MetroHealth Invests in Community-Based Centers to Transform Care Delivery

Cleveland-based MetroHealth is an academic health center with 17 locations in Cuyahoga County and more than 400 primary care and specialty care physicians. On May 9, it broke ground on the $23 million MetroHealth Middleburg Heights November Family Health Center — the first of four new suburban health centers designed to bring care closer to patients. The new 57,000-square-foot facility will replace a 9,000-square-foot center in Strongsville, Ohio, which is at capacity. William R. Lewis, MD, chief of clinical cardiology, chairman of the market development campaign and leader of MetroHealth's network expansion initiative, explains how the new health centers are part of the health system's strategy to transform the delivery of care.

Bringing care close to home

As hospitals are under pressure to reduce readmissions and healthcare costs, many services are shifting to an outpatient setting. In line with this trend, MetroHealth is offering more outpatient options to increase patients' access to care and to reach communities beyond those near the system's main campus. "We are being very patient centric in this endeavor," Dr. Lewis says. "We think from the perspective of a patient: What would you want to have delivered in your local community?"

MetroHealth surveyed members of the community to learn about their needs as well as to capture their demographic information. This data helped the system plan where to offer care and what services to provide. "We found that patients want as much of their care delivered locally as they can get," Dr. Lewis says. To meet this demand, MetroHealth is reconfiguring itself as a system of several medium-sized suburban health centers framing a larger hospital rather than a centralized main urban campus with small satellites.

The community-based health centers are also designed to improve efficiency and quality. "We felt strongly that with healthcare reform, the way we deliver healthcare is going to change dramatically over the next several years," Dr. Lewis says. "Most healthcare in a lot of systems is delivered in major hospitals and in downtown facilities. We feel that high quality care can be efficiently delivered in the community where people live." For example, he says certain services, such as physical therapy and rehabilitation, are more convenient for patients when offered locally because patients typically need these services several times a week.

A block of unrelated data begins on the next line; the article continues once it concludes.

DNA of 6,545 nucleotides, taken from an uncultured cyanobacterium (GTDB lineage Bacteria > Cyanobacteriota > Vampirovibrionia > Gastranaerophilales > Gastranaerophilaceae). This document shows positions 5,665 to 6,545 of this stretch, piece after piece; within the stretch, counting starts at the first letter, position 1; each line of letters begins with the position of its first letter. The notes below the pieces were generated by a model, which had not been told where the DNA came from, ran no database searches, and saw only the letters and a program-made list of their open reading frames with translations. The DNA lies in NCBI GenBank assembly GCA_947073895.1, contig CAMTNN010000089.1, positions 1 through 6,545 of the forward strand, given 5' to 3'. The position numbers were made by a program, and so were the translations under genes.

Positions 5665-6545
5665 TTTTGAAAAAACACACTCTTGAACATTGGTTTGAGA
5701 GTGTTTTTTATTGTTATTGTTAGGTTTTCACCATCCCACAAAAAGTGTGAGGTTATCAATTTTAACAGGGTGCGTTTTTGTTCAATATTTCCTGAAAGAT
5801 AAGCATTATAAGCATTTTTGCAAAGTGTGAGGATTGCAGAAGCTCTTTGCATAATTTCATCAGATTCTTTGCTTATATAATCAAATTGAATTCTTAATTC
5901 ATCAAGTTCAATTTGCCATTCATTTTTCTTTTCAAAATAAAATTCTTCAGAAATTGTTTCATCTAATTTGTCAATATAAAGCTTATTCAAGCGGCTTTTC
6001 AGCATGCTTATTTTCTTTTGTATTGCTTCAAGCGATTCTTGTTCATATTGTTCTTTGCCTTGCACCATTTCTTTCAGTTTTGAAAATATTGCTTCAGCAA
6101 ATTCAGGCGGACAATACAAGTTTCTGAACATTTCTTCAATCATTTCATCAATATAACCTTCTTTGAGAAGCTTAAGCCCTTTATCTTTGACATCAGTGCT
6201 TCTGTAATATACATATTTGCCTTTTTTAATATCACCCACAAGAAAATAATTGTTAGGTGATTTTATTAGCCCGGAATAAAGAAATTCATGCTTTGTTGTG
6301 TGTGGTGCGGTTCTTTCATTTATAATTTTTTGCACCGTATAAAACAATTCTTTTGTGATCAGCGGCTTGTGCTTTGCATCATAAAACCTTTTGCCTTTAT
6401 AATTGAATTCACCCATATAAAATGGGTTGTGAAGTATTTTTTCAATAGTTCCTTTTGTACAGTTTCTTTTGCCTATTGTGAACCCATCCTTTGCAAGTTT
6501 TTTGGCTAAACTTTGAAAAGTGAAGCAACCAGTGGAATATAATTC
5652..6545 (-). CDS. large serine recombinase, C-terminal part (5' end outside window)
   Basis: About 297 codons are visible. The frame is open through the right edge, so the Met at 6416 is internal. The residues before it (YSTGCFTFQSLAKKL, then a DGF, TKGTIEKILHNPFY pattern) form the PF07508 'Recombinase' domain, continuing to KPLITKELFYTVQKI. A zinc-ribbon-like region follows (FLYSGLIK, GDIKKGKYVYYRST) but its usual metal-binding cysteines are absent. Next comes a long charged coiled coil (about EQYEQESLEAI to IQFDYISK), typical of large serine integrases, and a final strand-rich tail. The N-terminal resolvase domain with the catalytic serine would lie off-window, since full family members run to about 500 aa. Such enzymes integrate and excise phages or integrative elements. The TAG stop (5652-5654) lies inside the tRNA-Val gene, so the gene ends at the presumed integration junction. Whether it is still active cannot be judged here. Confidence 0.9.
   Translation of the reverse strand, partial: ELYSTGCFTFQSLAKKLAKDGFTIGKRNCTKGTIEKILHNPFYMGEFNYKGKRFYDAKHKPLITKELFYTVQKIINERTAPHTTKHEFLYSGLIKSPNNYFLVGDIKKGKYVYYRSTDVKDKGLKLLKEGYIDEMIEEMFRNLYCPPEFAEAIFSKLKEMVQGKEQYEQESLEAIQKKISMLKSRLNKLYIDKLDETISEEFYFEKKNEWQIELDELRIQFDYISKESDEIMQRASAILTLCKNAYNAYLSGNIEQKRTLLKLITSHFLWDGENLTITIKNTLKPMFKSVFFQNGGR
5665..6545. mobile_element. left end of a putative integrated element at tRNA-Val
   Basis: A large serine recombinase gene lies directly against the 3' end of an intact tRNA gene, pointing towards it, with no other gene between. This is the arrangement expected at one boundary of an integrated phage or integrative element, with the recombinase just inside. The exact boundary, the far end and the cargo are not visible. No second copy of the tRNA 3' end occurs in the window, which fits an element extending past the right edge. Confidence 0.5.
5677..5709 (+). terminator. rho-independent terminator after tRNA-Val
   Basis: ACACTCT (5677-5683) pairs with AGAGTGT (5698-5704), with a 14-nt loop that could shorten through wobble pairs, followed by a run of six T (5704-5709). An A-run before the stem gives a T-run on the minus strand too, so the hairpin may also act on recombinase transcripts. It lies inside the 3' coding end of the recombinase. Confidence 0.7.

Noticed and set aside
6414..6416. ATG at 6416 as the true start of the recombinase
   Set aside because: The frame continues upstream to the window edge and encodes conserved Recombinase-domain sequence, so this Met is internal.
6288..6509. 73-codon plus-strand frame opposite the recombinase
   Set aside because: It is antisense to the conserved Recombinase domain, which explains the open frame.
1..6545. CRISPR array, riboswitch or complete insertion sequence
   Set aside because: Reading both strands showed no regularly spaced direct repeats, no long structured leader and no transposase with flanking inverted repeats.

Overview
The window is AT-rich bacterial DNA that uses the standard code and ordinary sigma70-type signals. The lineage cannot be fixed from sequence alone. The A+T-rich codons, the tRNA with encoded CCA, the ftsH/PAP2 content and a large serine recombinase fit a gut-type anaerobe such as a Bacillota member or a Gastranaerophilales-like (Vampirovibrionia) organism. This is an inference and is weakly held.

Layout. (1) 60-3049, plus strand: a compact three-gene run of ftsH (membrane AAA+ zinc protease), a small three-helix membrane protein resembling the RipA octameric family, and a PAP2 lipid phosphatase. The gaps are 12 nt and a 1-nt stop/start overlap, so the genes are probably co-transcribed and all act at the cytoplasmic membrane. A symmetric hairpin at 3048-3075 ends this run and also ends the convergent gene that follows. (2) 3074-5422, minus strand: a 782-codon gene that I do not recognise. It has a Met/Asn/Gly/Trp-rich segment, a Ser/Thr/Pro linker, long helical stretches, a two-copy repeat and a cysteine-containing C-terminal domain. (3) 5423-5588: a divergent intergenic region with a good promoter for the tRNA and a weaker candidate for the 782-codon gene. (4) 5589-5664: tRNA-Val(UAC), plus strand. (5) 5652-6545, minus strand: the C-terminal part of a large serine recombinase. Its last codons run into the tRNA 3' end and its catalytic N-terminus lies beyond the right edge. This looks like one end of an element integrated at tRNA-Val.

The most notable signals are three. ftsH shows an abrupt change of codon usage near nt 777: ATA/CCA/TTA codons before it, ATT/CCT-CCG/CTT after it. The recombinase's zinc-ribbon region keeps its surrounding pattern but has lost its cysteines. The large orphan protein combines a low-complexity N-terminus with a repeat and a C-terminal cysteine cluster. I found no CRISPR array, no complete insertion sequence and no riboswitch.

Providing more services in the outpatient centers will free up some room for the main hospital to create efficiencies. MetroHealth is planning to rebuild the entire main campus by 2020. For example, Dr. Lewis says if the health center performs six stress tests a day, the main hospital will most likely not need to perform as many. "We believe the new location is going to attract new patients, but we will also gain some efficiencies by moving [some services] off the main campus," he says.

Expanding MetroHealth Select
Building more community-based centers is also part of a strategy to expand the system's health plan, MetroHealth Select. The plan is offered to public employees and provides access to quality care at a low premium. MetroHealth's growth in the community allows more people to take advantage of the plan.

Participation in the plan has been increasing steadily over the past few years, with a jump to nearly double enrollment last year, according to Dr. Lewis. "People are flocking to this plan because they can get high quality care performed more efficiently. We have to make sure that county employees, wherever they live, can use MetroHealth Select if they feel it's important," he says.

Reflecting strategy in the brand

While MetroHealth has multiple existing health centers, the Middleburg Heights center and other new facilities will be much larger and offer correspondingly more services. The system thus designed the building to reflect its new approach to care delivery. The new center will use browns and yellows — earth tones that reflect Cleveland's history and MetroHealth's role as the first hospital in the city.

The use of glass in the building speaks to the system's transparency and close relationship with the community. "MetroHealth works in very close collaboration with the county, so we need to be very transparent. We wanted to reflect that transparency in the glass," Dr. Lewis says. In addition, the angular shape of the facility is designed to look like an embrace to represent the relationship between MetroHealth providers and patients. "MetroHealth physicians have a great reputation for caring for their patients; the embrace reflects how they care for people," Dr. Lewis says."

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